Dealers must never announce the board unless they are dealing stud. Pairs will be called out as soon as they are dealt, and possible straights and flushes can only be announced on sixth street and only in lower limit games. The exception to the rule would be for the dealer to call out the board cards at the request of a player that is having a tough time seeing the cards, possible problems with the reflection of a light or something of that nature. Beyond that, it would be totally inappropriate for the dealer to read the board aloud.

 If a special circumstance warranted reading the board, and it was agreeable to all players and management, I guess it would be okay. Otherwise, it should NEVER be practiced by the dealer, or players at any time.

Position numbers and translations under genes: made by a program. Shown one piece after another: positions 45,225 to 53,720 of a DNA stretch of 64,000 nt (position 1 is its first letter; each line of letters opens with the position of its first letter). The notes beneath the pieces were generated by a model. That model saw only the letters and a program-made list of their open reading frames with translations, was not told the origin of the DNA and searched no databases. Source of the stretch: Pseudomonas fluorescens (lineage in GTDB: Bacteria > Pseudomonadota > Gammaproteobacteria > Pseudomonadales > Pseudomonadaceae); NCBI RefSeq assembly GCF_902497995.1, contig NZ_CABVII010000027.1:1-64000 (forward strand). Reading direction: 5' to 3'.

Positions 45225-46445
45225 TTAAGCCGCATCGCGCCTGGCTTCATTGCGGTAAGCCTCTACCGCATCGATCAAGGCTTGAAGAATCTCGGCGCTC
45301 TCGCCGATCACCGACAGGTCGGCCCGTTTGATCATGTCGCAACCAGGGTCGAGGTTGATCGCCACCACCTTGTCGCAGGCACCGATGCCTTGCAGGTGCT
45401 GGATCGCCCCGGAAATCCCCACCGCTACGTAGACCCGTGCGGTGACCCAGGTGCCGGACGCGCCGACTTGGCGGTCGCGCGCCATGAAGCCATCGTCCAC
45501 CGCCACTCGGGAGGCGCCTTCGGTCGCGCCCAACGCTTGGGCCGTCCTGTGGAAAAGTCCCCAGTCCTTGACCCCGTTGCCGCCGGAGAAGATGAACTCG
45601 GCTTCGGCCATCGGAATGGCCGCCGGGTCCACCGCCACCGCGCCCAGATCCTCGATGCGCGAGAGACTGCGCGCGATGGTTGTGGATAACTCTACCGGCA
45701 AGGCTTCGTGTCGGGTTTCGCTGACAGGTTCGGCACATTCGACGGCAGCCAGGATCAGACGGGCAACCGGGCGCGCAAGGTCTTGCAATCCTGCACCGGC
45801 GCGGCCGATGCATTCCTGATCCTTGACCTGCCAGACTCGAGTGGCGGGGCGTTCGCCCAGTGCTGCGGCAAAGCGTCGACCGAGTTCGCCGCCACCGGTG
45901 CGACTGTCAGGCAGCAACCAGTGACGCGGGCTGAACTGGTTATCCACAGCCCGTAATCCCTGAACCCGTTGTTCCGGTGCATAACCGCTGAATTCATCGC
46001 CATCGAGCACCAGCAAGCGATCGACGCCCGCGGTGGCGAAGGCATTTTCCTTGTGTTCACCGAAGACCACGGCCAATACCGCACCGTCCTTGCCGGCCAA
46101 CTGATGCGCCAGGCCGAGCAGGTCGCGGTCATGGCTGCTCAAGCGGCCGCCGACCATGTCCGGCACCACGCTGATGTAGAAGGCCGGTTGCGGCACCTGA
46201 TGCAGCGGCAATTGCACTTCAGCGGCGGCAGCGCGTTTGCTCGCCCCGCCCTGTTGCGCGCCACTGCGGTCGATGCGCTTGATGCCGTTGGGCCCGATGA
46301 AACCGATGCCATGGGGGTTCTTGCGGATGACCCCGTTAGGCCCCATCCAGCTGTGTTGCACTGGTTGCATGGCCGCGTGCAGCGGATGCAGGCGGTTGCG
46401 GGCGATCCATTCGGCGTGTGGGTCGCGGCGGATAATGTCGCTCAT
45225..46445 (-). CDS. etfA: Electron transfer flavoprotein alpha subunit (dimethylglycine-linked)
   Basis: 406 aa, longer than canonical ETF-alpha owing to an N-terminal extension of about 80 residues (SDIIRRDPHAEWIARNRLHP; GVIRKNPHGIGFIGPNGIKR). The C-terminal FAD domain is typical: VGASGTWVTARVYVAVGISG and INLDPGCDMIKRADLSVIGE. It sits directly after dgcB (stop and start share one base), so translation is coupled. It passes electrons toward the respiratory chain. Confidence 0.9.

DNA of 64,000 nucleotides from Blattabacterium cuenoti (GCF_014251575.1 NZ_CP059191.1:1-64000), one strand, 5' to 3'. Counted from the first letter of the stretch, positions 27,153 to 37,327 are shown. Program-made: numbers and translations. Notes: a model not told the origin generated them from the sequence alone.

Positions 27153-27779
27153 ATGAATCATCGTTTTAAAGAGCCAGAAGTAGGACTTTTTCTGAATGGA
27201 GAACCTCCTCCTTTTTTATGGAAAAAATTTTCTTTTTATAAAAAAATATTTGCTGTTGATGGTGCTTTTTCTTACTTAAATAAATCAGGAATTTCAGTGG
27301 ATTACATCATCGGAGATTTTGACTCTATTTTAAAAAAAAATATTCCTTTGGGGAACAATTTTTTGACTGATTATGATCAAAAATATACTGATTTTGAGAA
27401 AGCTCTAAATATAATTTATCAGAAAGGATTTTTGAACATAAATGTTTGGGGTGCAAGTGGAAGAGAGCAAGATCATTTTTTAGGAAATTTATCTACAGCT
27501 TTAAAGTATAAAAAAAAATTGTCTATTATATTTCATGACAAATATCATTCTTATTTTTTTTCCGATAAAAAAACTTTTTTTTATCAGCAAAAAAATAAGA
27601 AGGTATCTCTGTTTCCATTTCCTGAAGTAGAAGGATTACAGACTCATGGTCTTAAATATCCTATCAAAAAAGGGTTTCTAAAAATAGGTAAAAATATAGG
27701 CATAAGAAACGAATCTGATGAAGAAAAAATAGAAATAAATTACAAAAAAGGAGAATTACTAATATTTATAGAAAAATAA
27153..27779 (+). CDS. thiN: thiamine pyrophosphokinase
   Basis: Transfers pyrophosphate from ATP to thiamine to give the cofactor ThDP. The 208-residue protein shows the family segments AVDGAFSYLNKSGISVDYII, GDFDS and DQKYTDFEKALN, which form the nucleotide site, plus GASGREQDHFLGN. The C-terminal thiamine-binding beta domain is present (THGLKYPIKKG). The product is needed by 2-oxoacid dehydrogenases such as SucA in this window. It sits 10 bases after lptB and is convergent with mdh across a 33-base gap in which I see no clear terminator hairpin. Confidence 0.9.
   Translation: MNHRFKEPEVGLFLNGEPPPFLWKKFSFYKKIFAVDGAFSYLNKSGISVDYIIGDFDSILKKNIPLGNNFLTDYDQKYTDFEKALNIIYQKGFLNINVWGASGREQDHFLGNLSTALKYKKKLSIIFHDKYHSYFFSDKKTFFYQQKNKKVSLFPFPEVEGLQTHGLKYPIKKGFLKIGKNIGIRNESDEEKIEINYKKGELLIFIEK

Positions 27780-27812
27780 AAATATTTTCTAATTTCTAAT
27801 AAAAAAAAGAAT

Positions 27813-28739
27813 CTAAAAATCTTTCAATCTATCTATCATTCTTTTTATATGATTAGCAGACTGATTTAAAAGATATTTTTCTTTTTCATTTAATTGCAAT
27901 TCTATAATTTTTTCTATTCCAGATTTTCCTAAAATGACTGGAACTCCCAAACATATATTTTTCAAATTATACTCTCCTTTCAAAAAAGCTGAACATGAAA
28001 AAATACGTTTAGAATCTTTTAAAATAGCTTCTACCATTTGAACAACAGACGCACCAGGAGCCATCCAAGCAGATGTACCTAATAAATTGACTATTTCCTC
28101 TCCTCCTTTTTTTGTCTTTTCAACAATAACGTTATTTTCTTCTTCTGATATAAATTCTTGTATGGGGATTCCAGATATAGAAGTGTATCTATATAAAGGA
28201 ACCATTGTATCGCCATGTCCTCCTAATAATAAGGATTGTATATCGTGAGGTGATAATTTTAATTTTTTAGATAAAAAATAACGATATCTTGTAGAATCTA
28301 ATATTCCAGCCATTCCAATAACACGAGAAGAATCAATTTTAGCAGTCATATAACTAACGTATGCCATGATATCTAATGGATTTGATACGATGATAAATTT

« Last Edit: February 10, 2011, 01:18:51 PM by Nick C »

DCJ001

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Re: Rule 4 Amendment
« Reply #13 on: February 10, 2011, 10:25:47 AM »
It sounds, to me, that some people will rationalize any excuse to change the rules in an attempt to make themselves and/or other people happy, even if making the change isn't the right thing to do.
« Last Edit: February 10, 2011, 11:54:02 AM by DCJ001 »

Nick C

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Re: Rule 4 Amendment
« Reply #14 on: February 10, 2011, 01:22:42 PM »
DCJ001,

 Now you're starting to get it. Making other players happy is part of the TD's job, and that should make you happy too.